The Australian Transport Safety Bureau (ATSB) and Malaysia’s Department of Civil Aviation (DCA) have sent a large piece of aircraft debris found in Tanzania to Canberra for further examination, as the search for the missing Boeing 777-200ER that operated Malaysia Airlines flight MH370 grinds on.
Both the ATSB and DCA said the debris was found by locals on Pemba Island on 23 June.
Previous pieces of debris that have been identified as consistent with the missing airliner have also been examined at Canberra by ATSB officials, in consultation with Malaysia Airlines, Boeing and certain component manufacturers.
In its 20 July update, the Joint Agency Coordination Centre (JACC) says that the item is believed to be an outboard wing flap, and investigators are working to ascertain if the item came from a Malaysia Airlines Boeing 777.
It goes on to say that the underwater search for the 777 in the southern Indian Ocean continues and that a second ship, the Fugro Equator, is expected to depart for the search area on 20 July. A third ship, the Dong Hai Jiu 101, is currently on weather standby.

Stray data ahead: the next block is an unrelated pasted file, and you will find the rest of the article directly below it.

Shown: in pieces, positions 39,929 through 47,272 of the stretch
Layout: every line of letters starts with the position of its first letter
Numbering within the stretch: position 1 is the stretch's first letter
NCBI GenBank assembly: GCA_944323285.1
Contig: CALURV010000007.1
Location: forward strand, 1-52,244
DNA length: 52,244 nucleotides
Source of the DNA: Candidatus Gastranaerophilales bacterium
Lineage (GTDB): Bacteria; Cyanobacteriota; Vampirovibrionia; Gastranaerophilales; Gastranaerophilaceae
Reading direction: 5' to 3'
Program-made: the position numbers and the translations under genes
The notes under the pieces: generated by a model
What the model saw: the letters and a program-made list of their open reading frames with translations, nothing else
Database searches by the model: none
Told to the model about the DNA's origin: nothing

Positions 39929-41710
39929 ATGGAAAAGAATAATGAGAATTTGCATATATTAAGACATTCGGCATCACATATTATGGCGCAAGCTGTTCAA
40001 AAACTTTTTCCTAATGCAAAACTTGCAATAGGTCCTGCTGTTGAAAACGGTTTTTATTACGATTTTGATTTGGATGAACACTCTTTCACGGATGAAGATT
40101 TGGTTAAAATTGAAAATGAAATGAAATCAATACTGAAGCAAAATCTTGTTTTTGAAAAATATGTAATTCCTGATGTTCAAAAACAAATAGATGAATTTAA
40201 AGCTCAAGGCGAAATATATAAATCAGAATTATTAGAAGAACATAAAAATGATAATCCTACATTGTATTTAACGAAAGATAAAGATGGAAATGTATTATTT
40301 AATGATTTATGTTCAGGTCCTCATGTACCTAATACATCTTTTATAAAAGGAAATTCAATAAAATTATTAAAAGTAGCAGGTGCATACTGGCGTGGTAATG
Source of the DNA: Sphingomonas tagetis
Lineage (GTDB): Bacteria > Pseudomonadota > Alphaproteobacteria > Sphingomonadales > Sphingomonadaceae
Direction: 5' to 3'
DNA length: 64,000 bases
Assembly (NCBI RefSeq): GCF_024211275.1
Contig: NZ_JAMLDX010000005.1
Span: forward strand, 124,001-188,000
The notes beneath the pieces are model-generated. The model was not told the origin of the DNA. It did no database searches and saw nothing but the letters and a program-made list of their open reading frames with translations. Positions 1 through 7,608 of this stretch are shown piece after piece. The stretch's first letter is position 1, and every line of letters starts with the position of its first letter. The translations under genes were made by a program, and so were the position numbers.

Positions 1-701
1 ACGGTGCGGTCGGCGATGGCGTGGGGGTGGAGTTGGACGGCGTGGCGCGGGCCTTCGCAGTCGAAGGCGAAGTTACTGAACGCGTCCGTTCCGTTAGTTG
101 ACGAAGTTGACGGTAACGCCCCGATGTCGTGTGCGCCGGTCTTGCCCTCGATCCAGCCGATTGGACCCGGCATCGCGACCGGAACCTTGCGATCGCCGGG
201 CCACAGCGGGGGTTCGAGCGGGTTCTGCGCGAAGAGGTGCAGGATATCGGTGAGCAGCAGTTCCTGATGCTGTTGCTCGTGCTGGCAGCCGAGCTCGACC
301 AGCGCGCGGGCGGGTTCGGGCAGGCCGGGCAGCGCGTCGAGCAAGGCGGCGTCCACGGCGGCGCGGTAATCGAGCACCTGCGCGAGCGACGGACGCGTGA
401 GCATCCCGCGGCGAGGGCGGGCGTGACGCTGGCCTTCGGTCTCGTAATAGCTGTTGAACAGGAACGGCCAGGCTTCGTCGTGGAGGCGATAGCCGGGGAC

The Centre adds that ongoing poor weather conditions have severely impacted search operations, and resulted in delays of between six and eight weeks.
“In the event of further poor weather, or delays as a result of unforeseeable problems such as equipment failure or crew incapacity, searching the entire 120,000 square kilometre search area may continue well beyond the winter months,” it adds.
More than 110,000 square kilometres of the search area have been already covered in the search for the aircraft, which has been missing since 8 March 2014.
"In the absence of credible new information that leads to the identification of a specific location of the aircraft, Governments have agreed that there will be no further expansion of the search area," the JACC adds.